We, therefore, the Representatives of the United States of America, in General Congress, Assembled, appealing to the Supreme Judge of the world for the rectitude of our intentions, do, in the Name, and by Authority of the good People of these Colonies, solemnly publish and declare, That these United Colonies are, and of Right ought to be Free and Independent States; that they are Absolved from all Allegiance to the British Crown, and that all political connection between them and the State of Great Britain, is and ought to be totally dissolved; and that as Free and Independent States, they have full Power to levy War, conclude Peace, contract Alliances, establish Commerce, and to do all other Acts and Things which Independent States may of right do. And for the support of this Declaration, with a firm reliance on the protection of divine Providence, we mutually pledge to each other our Lives, our Fortunes and our sacred Honor.

Georgia
Button Gwinnett
Lyman Hall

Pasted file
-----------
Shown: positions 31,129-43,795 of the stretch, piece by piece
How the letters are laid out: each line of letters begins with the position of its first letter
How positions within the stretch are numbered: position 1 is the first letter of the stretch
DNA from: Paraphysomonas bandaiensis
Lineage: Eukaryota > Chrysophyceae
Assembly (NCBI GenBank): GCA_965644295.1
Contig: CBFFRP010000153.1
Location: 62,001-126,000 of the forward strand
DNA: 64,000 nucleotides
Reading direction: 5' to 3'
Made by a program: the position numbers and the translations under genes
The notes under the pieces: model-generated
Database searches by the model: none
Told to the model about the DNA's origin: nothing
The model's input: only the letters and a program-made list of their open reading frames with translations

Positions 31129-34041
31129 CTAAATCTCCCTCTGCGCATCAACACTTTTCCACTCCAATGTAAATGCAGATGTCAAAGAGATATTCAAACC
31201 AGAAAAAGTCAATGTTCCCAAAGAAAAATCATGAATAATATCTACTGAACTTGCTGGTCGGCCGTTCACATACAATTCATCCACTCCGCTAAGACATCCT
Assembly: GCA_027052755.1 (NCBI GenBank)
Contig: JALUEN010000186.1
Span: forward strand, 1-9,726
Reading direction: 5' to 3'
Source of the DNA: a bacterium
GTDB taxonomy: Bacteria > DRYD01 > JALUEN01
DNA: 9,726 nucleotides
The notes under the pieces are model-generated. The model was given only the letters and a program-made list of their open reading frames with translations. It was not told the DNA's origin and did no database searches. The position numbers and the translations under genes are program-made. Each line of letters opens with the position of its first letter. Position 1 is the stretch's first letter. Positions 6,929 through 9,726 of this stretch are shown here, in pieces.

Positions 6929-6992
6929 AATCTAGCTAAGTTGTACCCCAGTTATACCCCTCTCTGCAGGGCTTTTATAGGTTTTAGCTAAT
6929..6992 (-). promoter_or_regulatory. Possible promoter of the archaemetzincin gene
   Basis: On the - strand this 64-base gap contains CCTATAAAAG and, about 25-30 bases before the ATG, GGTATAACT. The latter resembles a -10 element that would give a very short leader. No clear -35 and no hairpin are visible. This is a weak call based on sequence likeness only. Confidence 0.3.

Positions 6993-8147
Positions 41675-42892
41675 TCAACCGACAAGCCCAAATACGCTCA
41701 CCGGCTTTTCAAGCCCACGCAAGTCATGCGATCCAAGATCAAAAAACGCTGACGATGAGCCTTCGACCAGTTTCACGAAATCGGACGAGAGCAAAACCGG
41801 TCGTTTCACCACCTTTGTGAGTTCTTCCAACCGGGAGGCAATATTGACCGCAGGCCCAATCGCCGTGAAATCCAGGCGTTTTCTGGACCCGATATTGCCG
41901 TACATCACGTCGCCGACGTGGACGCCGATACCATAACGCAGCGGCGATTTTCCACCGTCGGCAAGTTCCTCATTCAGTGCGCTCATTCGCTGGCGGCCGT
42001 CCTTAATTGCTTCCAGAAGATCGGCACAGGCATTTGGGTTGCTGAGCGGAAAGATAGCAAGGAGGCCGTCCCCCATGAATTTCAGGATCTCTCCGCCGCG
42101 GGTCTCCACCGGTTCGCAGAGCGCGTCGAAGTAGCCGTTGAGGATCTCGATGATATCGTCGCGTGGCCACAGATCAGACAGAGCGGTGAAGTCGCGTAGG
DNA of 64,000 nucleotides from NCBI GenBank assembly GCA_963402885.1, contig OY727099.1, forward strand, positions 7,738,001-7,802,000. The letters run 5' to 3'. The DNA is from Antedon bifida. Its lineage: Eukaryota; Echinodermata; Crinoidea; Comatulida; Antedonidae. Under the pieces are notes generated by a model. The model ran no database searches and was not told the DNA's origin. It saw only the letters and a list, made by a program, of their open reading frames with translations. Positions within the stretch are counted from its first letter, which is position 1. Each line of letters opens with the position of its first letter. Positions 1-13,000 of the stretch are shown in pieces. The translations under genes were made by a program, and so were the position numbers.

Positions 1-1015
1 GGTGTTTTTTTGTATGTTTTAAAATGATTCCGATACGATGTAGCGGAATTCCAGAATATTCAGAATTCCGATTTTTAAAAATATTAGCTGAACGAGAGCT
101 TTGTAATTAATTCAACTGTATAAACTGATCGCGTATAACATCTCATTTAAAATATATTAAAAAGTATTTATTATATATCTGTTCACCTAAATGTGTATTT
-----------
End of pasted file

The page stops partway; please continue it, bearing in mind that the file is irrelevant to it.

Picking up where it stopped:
George Walton

North Carolina
William Hooper
Joseph Hewes
John Penn

South Carolina
Edward Rutledge
Thomas Heyward, Jr.
Thomas Lynch, Jr.
Arthur Middleton

Massachusetts
John Hancock
Samuel Adams
John Adams
Robert Treat Paine
Elbridge Gerry

Maryland
Samuel Chase
William Paca
Thomas Stone
Charles Carroll of Carrollton

Virginia
George Wythe
Richard Henry Lee
Thomas Jefferson
Benjamin Harrison
Thomas Nelson, Jr.
Francis Lightfoot Lee
Carter Braxton

Pennsylvania
Robert Morris
Benjamin Rush
Benjamin Franklin
John Morton
George Clymer
James Smith
George Taylor
James Wilson
George Ross

Delaware
Caesar Rodney
George Read
Thomas McKean

New York
William Floyd
Philip Livingston
Francis Lewis
Lewis Morris

New Jersey
Richard Stockton
John Witherspoon
Francis Hopkinson
John Hart
Abraham Clark

New Hampshire
Josiah Bartlett
William Whipple
Matthew Thornton

Rhode Island
Stephen Hopkins
William Ellery

Connecticut
Roger Sherman
Samuel Huntington
William Williams
Oliver Wolcott


The News

Sweat equity precedes Pittsfield Fourth of July Parade